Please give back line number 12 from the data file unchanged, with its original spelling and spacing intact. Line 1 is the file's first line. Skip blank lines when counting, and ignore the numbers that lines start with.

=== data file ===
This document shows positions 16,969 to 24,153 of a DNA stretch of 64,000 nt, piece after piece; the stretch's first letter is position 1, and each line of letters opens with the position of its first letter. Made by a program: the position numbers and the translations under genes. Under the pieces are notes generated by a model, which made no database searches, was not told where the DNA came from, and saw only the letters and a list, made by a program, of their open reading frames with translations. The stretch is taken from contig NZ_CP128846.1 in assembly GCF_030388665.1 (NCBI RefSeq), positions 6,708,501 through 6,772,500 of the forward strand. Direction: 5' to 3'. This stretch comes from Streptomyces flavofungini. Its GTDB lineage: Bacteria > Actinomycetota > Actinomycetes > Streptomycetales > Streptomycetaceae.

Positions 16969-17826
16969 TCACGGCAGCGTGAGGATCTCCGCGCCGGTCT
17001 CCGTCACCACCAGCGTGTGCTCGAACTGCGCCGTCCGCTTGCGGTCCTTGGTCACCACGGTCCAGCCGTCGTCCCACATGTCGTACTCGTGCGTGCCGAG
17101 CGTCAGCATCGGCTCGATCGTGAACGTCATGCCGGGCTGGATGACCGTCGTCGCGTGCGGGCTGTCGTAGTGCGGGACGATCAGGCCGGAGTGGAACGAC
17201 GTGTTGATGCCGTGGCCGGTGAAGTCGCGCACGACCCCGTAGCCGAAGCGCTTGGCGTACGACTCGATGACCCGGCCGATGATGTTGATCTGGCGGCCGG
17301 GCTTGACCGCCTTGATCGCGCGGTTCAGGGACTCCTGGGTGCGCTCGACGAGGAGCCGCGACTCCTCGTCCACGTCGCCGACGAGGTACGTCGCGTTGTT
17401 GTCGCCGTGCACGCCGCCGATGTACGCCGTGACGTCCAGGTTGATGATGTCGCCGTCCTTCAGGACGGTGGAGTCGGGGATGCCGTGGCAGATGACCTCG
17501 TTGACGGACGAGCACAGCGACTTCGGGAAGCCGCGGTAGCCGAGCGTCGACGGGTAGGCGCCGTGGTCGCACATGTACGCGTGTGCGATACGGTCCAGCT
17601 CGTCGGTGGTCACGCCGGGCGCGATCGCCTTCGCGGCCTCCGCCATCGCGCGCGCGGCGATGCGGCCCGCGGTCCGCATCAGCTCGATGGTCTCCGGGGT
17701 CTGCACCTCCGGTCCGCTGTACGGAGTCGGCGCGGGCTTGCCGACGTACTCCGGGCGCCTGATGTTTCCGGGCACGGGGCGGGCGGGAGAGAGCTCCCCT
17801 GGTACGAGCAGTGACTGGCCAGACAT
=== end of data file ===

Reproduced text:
17801 GGTACGAGCAGTGACTGGCCAGACAT